Now, if the Africans are not humans with souls, they aren’t eligible for heaven, and so they don’t need evangelized. Yet they do qualify as very handy beasts of burden. So why not purchase herds of them from African traders and war lords, and sell them as slaves? Yes, what a convenient idea!
Thankfully, the majority of theologians disliked such an interpretation of the Bible and absolutely deplored the idea of making them slaves in any case. They realized that Jesus’ declaring the Great Commission to his disciples did not necessarily mean that that challenge was fulfilled quickly in the lifetimes of the disciples. And many of those same theologians helped organize missionaries to take the Gospel to the Africans. But slave ships went ahead anyway with their profitable voyages and eventually established “the Golden Triangle”, an enterprise of three profitable trade routes and types of commerce between Europe, Africa, and the New World.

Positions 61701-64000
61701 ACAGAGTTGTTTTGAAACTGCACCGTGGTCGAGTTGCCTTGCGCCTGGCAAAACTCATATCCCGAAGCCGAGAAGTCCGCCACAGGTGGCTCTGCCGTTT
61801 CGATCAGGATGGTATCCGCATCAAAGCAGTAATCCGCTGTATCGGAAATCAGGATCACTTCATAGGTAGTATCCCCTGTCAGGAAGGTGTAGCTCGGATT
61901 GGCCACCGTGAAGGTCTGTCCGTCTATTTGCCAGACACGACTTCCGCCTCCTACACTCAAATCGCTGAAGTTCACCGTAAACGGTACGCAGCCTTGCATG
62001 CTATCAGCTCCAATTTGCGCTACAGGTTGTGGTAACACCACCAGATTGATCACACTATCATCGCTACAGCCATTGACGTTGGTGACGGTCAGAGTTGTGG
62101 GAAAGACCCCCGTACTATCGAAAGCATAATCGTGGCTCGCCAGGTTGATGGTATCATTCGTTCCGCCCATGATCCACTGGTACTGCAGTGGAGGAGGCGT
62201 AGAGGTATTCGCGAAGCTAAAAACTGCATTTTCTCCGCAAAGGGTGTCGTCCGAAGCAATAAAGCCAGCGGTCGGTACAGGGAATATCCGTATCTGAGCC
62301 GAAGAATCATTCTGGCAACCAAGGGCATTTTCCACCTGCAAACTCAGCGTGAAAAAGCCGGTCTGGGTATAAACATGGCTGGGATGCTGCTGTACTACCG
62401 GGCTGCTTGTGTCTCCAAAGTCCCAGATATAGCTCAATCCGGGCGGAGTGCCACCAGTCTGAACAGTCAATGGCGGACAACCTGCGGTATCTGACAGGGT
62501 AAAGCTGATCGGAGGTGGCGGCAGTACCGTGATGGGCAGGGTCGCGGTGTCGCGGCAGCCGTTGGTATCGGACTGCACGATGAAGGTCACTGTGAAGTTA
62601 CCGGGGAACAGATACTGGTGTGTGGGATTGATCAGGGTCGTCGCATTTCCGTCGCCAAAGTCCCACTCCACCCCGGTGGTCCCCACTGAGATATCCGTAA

Thus, when I read where Ken Ham had pontificated on who is and isn’t of the Adamic lineage, and thereby is or isn’t in need of the Gospel—and thereby determining if aliens exist at all—I couldn’t help but think of the interesting parallels in Christian history. Frankly, Christian theologians don’t always have a great track record when it comes to theologians telling scientists what is and isn’t valid. So, I wonder if someone will tell Ken Ham what I’ve just told you.
Yet, somehow, I kinda’ doubt that the historical insights will come from anybody on Ham’s payroll. After all, when it comes to not knowing things, gambling on Answers in Genesis staff is close to a sure thing.